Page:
• If you have a rabbit or small animals that are kept in hutches outside then perhaps house them in a ventilated shed or garage so that the noise of fireworks is greatly reduced. Provide them with extra hay or bedding so that they have plenty of places to hide.
We hope that you find this article helpful and informative but if your pet still has problems with fireworks then please contact a veterinary professional to discuss other types of help available. This may include the use of a pheromone diffuser designed to combat stress related problems, or prescription drugs.
We advise that all pet dogs, cats and rabbits are covered by good quality pet health insurance, such as Pet Plan.
All responsible pet owners are aware that taking care of their pet’s health is essential. However, there isn’t a pet equivalent to the NHS. Charities such as the PDSA and RSPCA are sometimes able to offer assistance to owners on state benefits but their assistance is usually dependent on stringent means testing and only covers certain postcodes. Most households, even those on low incomes, are ineligible for their support.
The cost of caring for a sick pet can quickly mount up, especially if they need to see a specialist, or have long term conditions such as skin disease or diabetes. Pet Health Insurance will allow you to budget for healthcare.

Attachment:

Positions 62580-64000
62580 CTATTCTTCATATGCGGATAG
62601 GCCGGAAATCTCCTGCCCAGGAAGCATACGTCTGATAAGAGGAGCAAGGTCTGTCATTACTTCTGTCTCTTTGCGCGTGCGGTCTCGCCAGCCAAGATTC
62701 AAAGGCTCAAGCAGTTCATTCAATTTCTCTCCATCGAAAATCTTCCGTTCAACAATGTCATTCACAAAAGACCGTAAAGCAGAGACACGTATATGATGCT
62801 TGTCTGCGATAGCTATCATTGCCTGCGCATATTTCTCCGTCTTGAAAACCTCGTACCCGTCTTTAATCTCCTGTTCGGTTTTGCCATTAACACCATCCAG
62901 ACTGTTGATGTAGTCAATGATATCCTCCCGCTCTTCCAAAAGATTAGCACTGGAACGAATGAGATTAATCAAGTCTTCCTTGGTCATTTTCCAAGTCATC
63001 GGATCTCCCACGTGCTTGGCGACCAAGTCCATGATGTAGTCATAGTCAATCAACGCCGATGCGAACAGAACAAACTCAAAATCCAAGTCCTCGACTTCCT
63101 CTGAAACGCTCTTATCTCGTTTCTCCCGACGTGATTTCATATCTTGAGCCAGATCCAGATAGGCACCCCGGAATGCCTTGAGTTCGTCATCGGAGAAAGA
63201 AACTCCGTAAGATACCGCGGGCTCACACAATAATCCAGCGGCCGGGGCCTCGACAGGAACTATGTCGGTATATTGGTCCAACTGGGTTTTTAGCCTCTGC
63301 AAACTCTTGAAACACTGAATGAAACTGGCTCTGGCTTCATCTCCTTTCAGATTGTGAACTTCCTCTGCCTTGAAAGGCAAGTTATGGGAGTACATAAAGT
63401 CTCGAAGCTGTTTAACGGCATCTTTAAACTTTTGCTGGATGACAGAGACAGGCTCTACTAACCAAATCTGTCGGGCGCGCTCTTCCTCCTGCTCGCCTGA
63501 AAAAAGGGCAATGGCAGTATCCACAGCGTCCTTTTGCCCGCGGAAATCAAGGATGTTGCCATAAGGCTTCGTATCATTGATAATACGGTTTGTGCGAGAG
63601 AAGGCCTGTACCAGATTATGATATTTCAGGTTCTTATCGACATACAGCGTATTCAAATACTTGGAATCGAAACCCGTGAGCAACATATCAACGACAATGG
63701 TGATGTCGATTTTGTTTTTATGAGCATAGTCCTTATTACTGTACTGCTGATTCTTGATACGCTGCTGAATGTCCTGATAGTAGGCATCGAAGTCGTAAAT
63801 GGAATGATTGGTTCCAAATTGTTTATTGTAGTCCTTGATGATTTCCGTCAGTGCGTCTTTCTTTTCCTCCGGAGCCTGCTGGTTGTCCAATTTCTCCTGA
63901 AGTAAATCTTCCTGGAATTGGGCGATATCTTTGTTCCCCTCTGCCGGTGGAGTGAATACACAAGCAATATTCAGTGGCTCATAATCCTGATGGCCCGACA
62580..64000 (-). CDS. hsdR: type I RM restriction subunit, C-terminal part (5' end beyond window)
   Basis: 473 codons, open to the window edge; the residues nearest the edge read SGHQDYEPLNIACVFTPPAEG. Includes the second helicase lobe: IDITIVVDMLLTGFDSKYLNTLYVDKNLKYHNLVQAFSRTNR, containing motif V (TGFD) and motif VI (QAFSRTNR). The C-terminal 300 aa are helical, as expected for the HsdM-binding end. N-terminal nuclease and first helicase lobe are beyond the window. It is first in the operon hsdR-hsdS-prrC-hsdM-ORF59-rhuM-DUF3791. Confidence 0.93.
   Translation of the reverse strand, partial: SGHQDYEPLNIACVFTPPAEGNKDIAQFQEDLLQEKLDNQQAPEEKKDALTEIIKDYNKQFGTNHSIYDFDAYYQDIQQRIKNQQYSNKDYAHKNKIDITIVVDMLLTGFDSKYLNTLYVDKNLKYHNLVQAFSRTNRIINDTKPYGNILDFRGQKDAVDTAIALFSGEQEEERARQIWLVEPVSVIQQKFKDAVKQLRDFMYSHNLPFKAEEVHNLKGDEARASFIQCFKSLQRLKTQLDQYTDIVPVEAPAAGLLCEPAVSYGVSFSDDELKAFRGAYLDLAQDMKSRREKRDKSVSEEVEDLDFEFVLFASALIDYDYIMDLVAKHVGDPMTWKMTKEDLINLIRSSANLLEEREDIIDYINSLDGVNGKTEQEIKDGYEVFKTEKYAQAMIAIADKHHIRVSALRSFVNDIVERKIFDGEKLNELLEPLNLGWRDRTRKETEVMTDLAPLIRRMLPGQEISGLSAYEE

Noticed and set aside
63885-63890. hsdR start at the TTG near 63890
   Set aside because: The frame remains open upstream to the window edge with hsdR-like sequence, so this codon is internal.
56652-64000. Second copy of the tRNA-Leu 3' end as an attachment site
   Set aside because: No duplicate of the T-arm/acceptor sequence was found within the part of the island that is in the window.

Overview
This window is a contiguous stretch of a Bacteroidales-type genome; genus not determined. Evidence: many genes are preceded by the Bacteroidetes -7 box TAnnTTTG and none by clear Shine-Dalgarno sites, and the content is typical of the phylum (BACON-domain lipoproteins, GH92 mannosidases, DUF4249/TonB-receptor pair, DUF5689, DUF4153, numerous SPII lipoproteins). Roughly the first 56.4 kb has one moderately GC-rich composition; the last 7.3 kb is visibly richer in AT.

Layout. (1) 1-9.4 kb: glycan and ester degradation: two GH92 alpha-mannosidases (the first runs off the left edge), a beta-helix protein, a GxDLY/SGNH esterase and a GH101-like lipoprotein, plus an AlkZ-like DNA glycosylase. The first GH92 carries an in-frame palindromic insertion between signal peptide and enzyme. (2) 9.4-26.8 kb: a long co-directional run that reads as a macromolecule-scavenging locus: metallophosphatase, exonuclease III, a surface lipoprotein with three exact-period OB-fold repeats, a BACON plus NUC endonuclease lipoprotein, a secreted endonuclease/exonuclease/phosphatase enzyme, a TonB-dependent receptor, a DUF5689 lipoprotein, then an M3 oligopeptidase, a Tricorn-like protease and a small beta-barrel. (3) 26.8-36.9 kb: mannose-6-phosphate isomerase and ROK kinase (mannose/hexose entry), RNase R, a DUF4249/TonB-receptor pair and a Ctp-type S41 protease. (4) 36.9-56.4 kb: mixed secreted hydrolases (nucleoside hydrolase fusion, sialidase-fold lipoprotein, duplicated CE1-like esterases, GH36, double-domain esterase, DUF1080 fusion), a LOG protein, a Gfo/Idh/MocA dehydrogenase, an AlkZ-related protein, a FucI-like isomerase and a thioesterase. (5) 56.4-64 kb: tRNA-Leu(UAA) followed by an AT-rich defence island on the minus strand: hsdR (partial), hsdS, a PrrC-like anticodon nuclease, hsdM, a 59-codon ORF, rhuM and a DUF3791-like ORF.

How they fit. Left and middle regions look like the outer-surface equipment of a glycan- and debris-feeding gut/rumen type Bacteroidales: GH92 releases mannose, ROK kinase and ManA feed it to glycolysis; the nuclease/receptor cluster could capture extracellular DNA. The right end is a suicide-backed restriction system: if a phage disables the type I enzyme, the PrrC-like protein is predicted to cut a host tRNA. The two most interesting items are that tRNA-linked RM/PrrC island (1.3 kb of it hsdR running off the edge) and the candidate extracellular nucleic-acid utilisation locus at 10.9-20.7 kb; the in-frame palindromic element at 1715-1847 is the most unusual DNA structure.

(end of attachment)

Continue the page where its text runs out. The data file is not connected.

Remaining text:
However, be aware that many policies do not offer ‘lifetime cover’ – either by limiting the period they will cover a specific condition, or the total payable per condition. This means that you could end up paying for the majority of vet’s bills for long term conditions (many skin conditions, epilepsy, diabetes, heart disease etc.). We would strongly advise you choose a policy which does not impose these limits.
With comprehensive health cover from a good insurance provider, you will have peace of mind that whatever the circumstances.
Travelling abroad with your dog or cat within the EU
There are mandatory requirements to meet if you plan to take your pet overseas, and even more when you wish to re-enter the UK.
We offer the services of a fully trained Local Veterinary Inspector (LVI). An LVI is authorised by the government to perform the necessary checks, treatments and paperwork required for dogs and cats to enter and exit the UK. We will also be able to discuss possible health risks at your destination. These health risks are often overlooked, sometimes with terrible consequences.
For further information on the Pet Travel Scheme please link to the official Defra website: